Hi there! It’s Marsha Valk here today, and I’m excited to share the very first StencilGirl® Column with you!
Being curious and always learning new things is a huge part of creative life. I love to go on what Julia Cameron calls Artist Dates: little solo adventures to fill up your well of inspiration.
Sometimes a stroll around the block is all it takes. Other times an expedition takes me a bit further from home. And if I follow the trail of my curiosity, sometimes one adventure can lead to another.
I recently went to a workshop about (fashion) accessories and how you can use jewelry, belts and scarves to your advantage when you want to emphasize or conceal certain parts of your body.
So even though at first sight the workshop didn’t have anything to do with art, it had everything to do with creativity and design principles.
The teacher made the point that favourite accessories usually have a story and that anything handmade is more interesting because it automatically comes with a story.
She mentioned an exhibition about jewellery in the Museum Volkenkunde, the National Museum of Ethnology in the Netherlands. This museum wasn’t high on my list of museums to visit, but I valued her opinion, and with accessories and the 'Stencil it! Wear it!' theme on my mind, I decided to give it a go.
The cool thing about going to a museum that isn’t in your top 10 is that expectations are low and that you’re potentially in for pleasant surprises! And… I loved it!
The jewellery exhibition started with a fascinating video installation of jewellery makers and collectors talking about their relationship with jewellery.
Which was followed by four jewellery sections: natural materials, silver, glass and gold, and video displays about the making of some of the jewellery.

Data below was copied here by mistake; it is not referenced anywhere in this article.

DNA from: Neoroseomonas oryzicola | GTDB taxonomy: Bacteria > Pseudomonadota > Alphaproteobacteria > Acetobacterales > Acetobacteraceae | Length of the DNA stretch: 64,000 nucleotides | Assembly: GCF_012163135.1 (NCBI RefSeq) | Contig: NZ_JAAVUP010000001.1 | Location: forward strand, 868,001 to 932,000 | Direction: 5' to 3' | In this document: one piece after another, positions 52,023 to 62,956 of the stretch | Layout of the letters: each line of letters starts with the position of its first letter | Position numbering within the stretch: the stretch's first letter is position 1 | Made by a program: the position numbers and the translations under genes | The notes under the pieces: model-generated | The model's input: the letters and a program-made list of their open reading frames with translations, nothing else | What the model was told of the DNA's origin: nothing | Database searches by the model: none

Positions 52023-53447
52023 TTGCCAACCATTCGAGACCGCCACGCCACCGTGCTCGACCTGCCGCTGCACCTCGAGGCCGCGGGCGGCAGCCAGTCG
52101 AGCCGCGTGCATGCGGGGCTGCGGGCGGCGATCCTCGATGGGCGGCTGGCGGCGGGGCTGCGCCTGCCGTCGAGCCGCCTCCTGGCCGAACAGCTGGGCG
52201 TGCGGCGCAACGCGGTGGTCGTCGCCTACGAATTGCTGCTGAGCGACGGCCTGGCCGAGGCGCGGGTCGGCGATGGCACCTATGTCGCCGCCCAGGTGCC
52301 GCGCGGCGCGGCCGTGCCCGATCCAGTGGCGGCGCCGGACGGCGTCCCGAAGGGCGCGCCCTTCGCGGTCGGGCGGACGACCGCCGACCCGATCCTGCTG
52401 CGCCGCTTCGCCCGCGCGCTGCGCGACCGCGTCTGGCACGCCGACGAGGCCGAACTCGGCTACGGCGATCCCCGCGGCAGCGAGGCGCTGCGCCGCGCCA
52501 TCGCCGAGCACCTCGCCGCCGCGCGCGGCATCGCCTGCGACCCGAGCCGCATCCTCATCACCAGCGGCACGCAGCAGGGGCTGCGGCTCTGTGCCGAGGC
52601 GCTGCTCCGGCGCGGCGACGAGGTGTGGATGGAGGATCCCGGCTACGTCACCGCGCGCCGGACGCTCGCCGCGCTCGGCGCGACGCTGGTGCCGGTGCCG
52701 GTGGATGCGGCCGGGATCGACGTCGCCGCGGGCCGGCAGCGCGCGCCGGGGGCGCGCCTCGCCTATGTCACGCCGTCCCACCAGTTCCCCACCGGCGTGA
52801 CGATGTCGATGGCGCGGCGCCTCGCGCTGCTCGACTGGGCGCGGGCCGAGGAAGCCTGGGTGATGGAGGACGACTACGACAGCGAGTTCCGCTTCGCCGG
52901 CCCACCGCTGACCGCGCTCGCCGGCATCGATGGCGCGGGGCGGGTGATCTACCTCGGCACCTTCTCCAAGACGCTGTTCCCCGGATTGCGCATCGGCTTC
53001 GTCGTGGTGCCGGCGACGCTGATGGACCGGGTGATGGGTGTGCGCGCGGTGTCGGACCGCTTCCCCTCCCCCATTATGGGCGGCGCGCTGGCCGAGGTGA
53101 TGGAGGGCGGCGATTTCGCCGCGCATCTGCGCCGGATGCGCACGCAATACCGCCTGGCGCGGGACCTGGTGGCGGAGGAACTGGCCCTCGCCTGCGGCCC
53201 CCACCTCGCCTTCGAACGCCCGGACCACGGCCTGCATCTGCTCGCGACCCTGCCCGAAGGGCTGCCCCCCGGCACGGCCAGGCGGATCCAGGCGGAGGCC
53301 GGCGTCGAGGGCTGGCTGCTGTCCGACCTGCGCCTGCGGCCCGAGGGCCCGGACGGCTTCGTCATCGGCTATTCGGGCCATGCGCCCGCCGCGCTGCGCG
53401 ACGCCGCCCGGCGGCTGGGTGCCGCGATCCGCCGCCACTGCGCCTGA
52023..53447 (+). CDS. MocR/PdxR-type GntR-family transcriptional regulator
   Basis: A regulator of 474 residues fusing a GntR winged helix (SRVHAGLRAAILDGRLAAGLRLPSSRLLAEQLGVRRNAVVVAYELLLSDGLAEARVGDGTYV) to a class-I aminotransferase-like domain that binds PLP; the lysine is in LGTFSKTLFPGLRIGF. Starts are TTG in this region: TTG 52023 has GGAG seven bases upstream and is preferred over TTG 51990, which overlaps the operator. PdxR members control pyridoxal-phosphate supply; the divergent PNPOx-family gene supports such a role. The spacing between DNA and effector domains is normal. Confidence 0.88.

It was so interesting to see what kind of jewellery tickled my fancy most. I took a lot of photographs in the colourful glass bead section!
The rest of the museum is excellent too. I found lots of patterns that reminded me of StencilGirl® stencils!
Because it’s a museum about cultural diversity, you get to see stunning craftsmanship, but also a lot of oddities and items that would seem bizarre if you don't have any information about the original context.
A lot of the time the tales behind objects (or why they're in the museum) aren't pretty. It's always good to learn more in that respect.
Because of the jewellery expo, there was a lot of jewellery for sale in the museum gift shop. And of course, I couldn’t resist buying two woven recycled plastic bangles and one made out of wood.
I dug them out and asked my husband to saw the biggest bangle in two to make it wearable.
I sanded all pieces before I stained them with a textile dye.
I used Gelli Arts® gel printing plates to print a different pattern on each of the bangles.
For the curved edged bangle, I rolled paint out onto a small gel printing plate and placed the Batik stencil on top.
Next, I took a sheet of tissue paper, and I removed all of the paint from the stencil openings.
Then I curved the gel printing plate with my hand to follow the shape of the bangle. This way the paint could print on the rounded edge too.
I used the Stitched 01 stencil on the yellow and the Shape Shifter stencil on the green bangle.
Do you have favourite handmade accessories? Let us know in the comments! We would love to hear about them!
Enjoy your day!